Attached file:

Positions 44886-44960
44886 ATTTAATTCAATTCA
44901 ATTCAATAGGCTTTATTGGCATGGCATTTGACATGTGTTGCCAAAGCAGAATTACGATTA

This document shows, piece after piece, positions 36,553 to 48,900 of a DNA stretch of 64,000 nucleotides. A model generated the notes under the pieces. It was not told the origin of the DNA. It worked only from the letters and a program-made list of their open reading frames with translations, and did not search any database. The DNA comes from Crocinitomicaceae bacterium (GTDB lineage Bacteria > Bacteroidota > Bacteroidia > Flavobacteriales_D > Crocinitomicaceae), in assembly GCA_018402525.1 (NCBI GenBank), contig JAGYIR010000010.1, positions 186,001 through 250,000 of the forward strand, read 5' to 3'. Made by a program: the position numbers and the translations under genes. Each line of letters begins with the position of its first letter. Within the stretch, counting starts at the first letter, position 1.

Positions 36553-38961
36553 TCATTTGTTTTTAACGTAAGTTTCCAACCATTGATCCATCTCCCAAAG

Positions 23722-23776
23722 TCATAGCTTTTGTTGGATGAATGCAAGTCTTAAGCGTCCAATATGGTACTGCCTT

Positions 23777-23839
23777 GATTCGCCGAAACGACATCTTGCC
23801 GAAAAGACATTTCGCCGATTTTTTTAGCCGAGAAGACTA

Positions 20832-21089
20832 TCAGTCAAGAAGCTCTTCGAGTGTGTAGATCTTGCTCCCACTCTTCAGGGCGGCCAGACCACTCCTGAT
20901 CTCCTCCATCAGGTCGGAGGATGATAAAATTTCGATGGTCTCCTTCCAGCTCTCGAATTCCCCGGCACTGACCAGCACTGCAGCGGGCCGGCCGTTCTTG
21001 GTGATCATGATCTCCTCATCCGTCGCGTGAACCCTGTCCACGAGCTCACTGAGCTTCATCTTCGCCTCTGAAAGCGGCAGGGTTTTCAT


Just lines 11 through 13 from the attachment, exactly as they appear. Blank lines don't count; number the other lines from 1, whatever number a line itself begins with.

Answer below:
23801 GAAAAGACATTTCGCCGATTTTTTTAGCCGAGAAGACTA

Positions 20832-21089
20832 TCAGTCAAGAAGCTCTTCGAGTGTGTAGATCTTGCTCCCACTCTTCAGGGCGGCCAGACCACTCCTGAT